I ask myself that every time I look in the mirror. “Who are you HamTornado? Where are you going?” [Laughter] I would really hope to start being able to pick up some LAN experience. I’ve been casting, analyzing, hosting, but it’s largely been online with and some other organizations. I think in order for you to grow as a caster or just to broadcast in general, you have to be able to perform in person.

And so I think for me personally, I’d definitely like to be able to cast DreamHack, potentially. Maybe next E3, we’ll see what happens. Also, of course, you’re always able to get in contact with Blizzard, too. You’re just keeping them updated on the kind of the work that you’ve been putting in – updating your highlight reels, your vods, your resume, that kind of thing. I’m hopeful that within the next year that I’ll be able to pick up some some steady work because you know, in the end, we all have to eat.

So that’s the goal. Can’t really say too much beyond that. But definitely looking to get some of that LAN experience as well as potentially some gigs with the the big boys. We’ll see what happens.

What advice would you give to someone interested in trying out casting for the first time?

One-tricking [games] is definitely great. There’s reason that you’re passionate about a game. You should be grateful for it and and work and use that to your advantage. But something else that I think that has become apparent to me and Boop, my partner, is that differentiating and branching out into other titles is always a good tool to have in your arsenal. It’s almost never a detriment unless you completely take your eyes off the ball and forget your main game.

It makes you more competitive, right? It’s like, say you’re going to cast Rainbow Six, and Hearthstone wants you to cast too, you can be like, “hey, the Rainbow Six guys are paying me around here. I’d love to cast Hearthstone for you, but I’ve got to take compensation into account”. That’s always something you can have in your back pocket.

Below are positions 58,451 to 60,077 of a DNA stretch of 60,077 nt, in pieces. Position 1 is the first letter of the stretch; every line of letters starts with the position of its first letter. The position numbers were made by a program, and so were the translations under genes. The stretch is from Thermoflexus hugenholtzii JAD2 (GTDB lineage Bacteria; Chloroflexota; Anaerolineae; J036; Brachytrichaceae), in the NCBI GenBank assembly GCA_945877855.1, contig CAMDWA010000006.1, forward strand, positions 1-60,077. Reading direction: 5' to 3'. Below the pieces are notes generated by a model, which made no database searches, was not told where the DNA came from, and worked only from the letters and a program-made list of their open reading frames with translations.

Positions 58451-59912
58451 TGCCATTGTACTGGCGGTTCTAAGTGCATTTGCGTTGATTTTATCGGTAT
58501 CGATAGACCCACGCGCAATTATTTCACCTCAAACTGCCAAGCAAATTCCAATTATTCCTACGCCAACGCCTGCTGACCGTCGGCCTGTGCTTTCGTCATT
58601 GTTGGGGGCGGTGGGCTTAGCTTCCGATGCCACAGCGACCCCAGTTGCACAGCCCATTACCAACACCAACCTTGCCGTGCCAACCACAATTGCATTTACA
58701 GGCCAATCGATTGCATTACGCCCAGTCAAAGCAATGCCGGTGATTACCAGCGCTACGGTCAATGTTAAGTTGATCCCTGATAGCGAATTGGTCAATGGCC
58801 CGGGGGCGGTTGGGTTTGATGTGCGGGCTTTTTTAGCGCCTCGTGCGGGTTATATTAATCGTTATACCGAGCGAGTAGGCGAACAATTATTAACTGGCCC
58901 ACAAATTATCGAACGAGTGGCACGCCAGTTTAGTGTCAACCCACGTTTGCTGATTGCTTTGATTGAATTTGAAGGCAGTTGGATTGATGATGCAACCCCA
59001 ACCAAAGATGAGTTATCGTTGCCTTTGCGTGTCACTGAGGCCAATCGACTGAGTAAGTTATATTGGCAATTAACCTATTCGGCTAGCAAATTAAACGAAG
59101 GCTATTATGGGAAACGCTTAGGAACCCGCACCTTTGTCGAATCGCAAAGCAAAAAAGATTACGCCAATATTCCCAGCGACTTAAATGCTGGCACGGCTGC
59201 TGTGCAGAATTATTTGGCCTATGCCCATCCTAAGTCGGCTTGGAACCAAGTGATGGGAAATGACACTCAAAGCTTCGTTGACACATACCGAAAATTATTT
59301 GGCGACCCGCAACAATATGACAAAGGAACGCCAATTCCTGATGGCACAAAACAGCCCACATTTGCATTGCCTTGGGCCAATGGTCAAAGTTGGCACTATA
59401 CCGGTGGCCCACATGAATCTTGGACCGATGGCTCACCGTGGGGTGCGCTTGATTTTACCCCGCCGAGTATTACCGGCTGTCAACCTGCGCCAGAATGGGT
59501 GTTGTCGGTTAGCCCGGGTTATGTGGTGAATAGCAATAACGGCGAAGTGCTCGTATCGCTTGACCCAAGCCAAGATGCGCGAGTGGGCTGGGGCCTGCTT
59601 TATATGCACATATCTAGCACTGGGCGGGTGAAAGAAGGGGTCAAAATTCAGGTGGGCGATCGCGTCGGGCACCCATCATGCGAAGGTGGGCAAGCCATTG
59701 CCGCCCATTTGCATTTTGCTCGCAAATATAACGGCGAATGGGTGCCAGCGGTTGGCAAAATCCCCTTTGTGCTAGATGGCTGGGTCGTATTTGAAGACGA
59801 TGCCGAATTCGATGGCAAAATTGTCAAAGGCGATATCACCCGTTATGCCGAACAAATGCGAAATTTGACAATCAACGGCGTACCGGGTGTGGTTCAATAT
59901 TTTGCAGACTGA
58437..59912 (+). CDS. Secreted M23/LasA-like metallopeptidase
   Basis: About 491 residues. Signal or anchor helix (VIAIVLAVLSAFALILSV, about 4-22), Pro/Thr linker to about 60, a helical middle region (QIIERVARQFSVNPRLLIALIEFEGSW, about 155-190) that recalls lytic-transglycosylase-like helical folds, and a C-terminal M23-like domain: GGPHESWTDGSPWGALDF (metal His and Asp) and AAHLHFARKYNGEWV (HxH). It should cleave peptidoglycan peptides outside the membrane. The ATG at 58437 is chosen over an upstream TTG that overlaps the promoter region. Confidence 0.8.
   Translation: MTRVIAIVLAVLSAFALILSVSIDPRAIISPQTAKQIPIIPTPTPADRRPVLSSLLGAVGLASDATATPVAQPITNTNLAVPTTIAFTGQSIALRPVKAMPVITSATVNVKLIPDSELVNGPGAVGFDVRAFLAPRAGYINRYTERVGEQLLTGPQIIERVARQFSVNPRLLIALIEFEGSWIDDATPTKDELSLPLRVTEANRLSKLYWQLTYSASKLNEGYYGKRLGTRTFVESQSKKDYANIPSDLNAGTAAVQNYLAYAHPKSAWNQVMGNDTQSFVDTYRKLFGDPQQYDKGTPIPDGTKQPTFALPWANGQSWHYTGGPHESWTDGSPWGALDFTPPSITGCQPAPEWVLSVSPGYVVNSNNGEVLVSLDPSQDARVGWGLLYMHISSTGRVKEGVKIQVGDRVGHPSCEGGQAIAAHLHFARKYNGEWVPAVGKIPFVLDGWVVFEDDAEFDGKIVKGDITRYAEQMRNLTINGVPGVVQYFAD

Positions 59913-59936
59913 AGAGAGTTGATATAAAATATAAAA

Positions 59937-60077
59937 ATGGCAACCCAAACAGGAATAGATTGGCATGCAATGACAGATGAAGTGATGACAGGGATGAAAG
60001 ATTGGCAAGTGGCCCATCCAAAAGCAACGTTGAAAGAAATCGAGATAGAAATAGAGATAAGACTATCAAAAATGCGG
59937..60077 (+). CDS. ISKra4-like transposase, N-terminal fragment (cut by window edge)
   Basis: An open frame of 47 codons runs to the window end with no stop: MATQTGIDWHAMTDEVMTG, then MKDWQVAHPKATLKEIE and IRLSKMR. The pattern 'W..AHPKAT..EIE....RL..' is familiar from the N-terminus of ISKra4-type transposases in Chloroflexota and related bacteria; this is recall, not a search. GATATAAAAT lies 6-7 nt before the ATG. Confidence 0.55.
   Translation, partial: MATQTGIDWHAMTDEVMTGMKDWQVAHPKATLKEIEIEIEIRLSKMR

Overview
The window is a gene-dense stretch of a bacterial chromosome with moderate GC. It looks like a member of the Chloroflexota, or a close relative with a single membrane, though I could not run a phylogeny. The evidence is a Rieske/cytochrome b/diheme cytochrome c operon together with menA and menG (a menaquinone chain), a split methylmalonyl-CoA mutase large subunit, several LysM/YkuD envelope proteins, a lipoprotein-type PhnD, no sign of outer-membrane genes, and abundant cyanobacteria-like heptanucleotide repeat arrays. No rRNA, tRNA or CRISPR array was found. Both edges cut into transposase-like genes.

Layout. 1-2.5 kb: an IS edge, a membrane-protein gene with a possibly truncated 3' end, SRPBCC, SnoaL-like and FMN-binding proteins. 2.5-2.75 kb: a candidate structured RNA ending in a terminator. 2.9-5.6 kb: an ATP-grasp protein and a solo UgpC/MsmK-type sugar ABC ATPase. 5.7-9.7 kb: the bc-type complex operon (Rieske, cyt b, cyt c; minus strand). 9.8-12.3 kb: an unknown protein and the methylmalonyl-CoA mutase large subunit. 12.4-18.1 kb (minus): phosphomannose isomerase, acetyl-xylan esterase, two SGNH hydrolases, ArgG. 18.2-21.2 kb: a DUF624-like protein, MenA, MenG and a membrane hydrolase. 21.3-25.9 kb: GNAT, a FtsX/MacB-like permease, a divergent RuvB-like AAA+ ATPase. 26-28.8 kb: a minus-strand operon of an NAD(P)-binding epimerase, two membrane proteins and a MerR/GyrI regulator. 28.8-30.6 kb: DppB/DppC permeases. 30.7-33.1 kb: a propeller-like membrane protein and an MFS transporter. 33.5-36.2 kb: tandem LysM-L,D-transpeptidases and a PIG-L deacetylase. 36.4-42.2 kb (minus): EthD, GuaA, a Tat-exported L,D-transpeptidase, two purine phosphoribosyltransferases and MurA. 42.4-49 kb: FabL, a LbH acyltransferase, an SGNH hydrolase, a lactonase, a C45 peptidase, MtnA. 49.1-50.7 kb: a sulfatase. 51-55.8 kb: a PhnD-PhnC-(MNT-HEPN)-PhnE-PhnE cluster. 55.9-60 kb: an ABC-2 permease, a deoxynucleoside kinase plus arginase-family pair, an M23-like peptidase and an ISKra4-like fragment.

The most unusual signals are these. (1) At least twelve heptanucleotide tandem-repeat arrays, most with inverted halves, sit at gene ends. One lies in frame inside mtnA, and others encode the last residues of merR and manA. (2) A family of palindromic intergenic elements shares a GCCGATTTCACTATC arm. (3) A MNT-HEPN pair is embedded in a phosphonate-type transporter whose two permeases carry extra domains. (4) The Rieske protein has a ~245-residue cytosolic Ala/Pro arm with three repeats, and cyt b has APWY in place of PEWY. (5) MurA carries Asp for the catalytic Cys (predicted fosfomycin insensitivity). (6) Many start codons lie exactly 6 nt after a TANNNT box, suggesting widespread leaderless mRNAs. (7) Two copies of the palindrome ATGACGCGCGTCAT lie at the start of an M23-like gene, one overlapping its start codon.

Casting other games also lets you be able to apply knowledge from one game to another, and maybe that opens up some nuanced points about the Overwatch environment that you never thought about. It makes you more well-rounded and it’s also a good place to be able to get more experience. Especially with new titles – Fortnite definitely comes to mind. Realm Royale, I think, is actually going to be the potentially longer lasting esport. Being able to get in early with other titles can give you opportunities to get that on-camera experience that you wouldn’t find with more developed titles.

Image courtesy of @ham__tornado

Also, join! [laughter]. I mean, find peers. I think that that’s like the most important thing – that you have a community that’s going to be able to support you through the difficulties of trying to make it in a very competitive entertainment industry. We can talk about the actual mechanics of learning how to cast, but I think that’s the most important part that’s stayed with me throughout the various phases that I have experienced so far. I think the community is probably what’s going to sustain you.

You can have drive and grind, but there’ll be days where you just feel so shitty, like you had a last cast, and it was bad. You think, “something I said was just so dumb”. And you want to give up and think it’s hopeless – “I’m never going to make it. I’m never going to get that next opportunity, it doesn’t even matter anymore. The field is too competitive”. But what will pull you through those points is having the support of your peers and the community. Even if you can just go and vent a little bit or see what other people are doing and become inspired. See if that will respark the desire and the aspiration to cast.

Oh, and then the last part is being able to get realistic and honest feedback from your peers. You might think “I was so shitty, I was so bad, I missed a Poko bomb”, and somebody can take a look at that and say, “maybe you missed that. But here the other points where you did really well.”

Remember, it’s not about peaking. Every time you cast, you will grow, and any progress is good progress. Maybe today you took one step back, but tomorrow you’re gonna take four steps forward.


That concludes our interview with Evie “HamTornado” Feng. You can stay up to date with her casting via Twitter. We’d like to thank HamTornado for her time.

You can “Like” The Game Haus on Facebook and “Follow” us on Twitter for more sports and esports articles written by other great TGH writers along with Katrina!